The EU and the UK are making progress towards a deal to ease post-Brexit trade checks in
Brussels and Britain are locked in talks on how to improve the implementation of the Northern Ireland protocol against a backdrop of numerous days of violence.
The atmosphere surrounding the talks is now said to have ‘warmed up a bit’ with discussions ‘advancing on a technical level’.
Diplomats said the hope is that there will be a political-level meeting between Cabinet Office minister Lord Frost and EU counterpart Maros Sefcovic ‘rather sooner than later’.
Irish Taoiseach Micheal Martin said at the weekend that Northern Ireland must not ‘spiral back to that dark place of sectarian murders and political discord’ after another night of disorder.
Fourteen police officers were injured in Friday night’s unrest, bringing the total number of officers injured in the recent disorder to 88.
Thomas Byrne, the Irish Europe Minister, said this morning that the EU and the UK are ‘working together quietly behind the scenes’ to try to improve the rollout of the protocol as he said ‘bilateral and multilateral’ discussions are ‘absolutely essential’.
Diplomats said the hope is that there will be a political-level meeting between Cabinet Office minister Lord Frost and EU counterpart Maros Sefcovic ‘rather sooner than later’
Nationalists from the mainly Catholic Springfield road area of West Belfast clash with police in Northern Ireland on April 7
The Northern Ireland Protocol was agreed by the EU and UK as part of the Brexit divorce deal and it is designed to prevent a hard border on the island of Ireland.
It achieves that by keeping Northern Ireland in the EU single market for goods, with regulatory checks and inspections now required on agri-food produce moving into the region from the rest of the UK.
The new arrangements have caused some disruption to trade since the start of the year as firms have struggled with new processes and administration.
The checks have also inflamed community tensions as unionists believe the processes create an Irish Sea border between Northern Ireland and the rest of the UK which threatens the Union.
Last month the UK Government unilaterally decided to extend post-Brexit grace periods on certain trade checks in Northern Ireland in an attempt to reduce friction.
That prompted the EU to accuse the UK of breaching international law as the bloc launched formal legal action.
Talks aimed at resolving problems with the protocol are ongoing but the noises coming out of them are now more positive.
One EU diplomat told the Financial Times: ‘They are advancing on a technical level and probably we will see a [Frost-Sefcovic] meeting rather sooner than later’.
A UK official told the newspaper: ‘The mood seems to have warmed up a bit — the tone of the discussions is quite good.’
The Prime Minister’s Official Spokesman said at lunchtime: ‘Technical engagement with the EU in relation to the protocol has continued in recent days.
‘Mr Sefcovic and Lord Frost spoke on Friday on the phone and we are in regular contact at all levels.
‘The discussions have been constructive but there are still significant differences that need to be resolved.’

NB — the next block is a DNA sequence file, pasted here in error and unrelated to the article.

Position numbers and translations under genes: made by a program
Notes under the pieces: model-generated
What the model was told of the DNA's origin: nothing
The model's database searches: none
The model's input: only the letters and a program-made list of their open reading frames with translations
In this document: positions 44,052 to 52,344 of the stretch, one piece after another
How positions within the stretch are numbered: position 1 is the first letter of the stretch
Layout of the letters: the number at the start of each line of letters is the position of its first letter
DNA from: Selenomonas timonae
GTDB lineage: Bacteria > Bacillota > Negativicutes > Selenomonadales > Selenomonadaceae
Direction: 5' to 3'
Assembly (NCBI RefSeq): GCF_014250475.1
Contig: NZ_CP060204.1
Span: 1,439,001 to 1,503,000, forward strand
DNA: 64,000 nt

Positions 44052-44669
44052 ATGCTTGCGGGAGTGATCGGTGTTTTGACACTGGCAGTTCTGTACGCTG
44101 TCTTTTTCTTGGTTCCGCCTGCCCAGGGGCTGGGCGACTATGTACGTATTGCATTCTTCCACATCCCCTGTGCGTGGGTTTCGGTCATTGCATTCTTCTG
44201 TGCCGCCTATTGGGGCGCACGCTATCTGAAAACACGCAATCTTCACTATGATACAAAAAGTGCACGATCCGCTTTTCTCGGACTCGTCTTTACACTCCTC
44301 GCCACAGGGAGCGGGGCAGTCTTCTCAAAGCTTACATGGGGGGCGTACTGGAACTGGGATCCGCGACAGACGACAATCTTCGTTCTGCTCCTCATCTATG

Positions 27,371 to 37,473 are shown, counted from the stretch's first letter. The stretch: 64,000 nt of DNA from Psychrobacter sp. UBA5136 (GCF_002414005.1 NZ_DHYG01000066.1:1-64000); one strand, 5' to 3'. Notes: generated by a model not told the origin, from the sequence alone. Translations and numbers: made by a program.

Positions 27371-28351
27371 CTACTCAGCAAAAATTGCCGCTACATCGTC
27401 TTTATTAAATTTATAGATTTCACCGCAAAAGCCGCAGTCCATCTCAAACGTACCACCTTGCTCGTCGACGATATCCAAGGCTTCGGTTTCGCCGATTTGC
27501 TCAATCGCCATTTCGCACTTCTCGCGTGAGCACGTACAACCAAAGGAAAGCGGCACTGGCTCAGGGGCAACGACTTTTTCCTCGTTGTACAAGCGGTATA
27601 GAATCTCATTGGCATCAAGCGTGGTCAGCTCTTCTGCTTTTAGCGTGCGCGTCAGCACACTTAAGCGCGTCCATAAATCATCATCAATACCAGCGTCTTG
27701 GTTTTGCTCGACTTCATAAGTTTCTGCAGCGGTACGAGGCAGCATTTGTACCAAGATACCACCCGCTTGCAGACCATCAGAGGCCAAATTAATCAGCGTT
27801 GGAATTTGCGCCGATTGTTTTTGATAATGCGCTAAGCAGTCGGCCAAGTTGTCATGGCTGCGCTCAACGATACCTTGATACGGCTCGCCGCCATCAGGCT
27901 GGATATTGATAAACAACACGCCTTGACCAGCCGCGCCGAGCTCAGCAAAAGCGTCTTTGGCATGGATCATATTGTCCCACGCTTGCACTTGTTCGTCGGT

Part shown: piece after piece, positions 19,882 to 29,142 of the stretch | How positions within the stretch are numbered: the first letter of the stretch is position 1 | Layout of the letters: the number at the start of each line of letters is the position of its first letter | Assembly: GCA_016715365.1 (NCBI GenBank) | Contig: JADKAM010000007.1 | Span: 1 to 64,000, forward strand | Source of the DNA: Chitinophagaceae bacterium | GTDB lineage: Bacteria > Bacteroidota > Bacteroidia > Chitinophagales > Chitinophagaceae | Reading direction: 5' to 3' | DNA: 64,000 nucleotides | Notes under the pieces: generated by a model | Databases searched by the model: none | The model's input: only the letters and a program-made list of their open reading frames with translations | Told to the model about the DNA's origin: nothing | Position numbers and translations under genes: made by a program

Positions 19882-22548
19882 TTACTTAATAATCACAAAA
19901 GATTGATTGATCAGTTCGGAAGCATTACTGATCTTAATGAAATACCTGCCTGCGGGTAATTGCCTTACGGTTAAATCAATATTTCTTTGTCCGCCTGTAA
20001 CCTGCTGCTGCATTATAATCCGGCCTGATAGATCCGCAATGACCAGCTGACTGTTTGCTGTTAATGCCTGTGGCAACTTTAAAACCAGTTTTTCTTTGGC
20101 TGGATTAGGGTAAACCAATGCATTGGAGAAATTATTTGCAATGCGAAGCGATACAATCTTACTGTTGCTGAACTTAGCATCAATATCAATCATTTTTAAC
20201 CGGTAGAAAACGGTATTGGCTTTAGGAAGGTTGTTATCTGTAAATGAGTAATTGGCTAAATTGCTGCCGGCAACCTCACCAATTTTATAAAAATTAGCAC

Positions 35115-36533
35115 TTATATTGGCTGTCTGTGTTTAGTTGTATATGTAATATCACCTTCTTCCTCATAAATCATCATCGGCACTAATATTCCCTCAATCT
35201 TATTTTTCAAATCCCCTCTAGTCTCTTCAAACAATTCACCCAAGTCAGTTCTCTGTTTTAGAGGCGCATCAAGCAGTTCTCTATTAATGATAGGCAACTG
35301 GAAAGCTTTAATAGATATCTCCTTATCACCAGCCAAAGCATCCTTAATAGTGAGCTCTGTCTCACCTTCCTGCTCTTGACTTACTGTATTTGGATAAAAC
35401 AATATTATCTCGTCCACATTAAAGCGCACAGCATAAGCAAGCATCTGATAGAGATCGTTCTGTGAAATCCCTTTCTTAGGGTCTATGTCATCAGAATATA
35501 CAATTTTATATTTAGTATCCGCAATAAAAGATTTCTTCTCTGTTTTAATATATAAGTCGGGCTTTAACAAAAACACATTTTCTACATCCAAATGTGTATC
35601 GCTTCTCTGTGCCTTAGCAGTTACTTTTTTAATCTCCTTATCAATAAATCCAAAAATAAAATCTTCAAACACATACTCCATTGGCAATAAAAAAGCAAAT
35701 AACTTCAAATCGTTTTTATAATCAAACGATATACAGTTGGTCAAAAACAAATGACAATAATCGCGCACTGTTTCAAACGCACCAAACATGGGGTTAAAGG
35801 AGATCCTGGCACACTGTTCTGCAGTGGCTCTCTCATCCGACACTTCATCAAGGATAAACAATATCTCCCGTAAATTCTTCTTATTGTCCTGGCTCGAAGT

Mr Byrne would not be drawn on how close a deal is during an interview with BBC Radio 4’s Today programme but he said the two sides ‘are working together quietly behind the scenes to try to resolve outstanding issues’.
He said: ‘What is happening behind the scenes is how do we implement that protocol. I am not going to give a running commentary on it except to say that I do welcome the engagement between Lord Frost and vice president of the commission Maros Sefcovic.
‘That is very much in the interests of all the people, I think the European Union are fully apprised of the situation in Northern Ireland, of the sensitivities in Northern Ireland.
‘And the British government to be fair to them are working now it seems on a bilateral and multilateral basis and that is absolutely essential.
‘We have been quite critical when te British have acted and indeed when the EU acted on a unilateral basis. It never works.’
Irish Taoiseach Micheal Martin said at the weekend that Northern Ireland must not ‘spiral back to that dark place of sectarian murders and political discord’ after another night of disorder
Post-Brexit trade checks in Northern Ireland have inflamed community tensions. Unionists believe the checks threaten the integrity of the Union
Speaking on the 23rd anniversary of the Good Friday Agreement on Saturday, Mr Martin had said politicians owed it to the younger generation that the dark days of the Troubles do not return.
Of the 1998 peace accord, he said: ‘Perhaps its most visible success is that a whole generation of young people have grown up not knowing or experiencing the violence that accompanied the troubles.
‘We owe it to the Agreement generation and indeed future generations not to spiral back to that dark place of sectarian murders and political discord.’
Police were pelted with petrol bombs and masonry during three hours of disorder on Friday, the PSNI have said.
The disorder took place in the Atlantic Road area of Coleraine, Londonderry, where a crowd of about 40 people, many of them wearing masks, attempted to block the road by setting fire to pallets.
Police were also attacked with missiles and a car was set on fire in a separate incident at Tiger’s Bay, a loyalist area in north Belfast.
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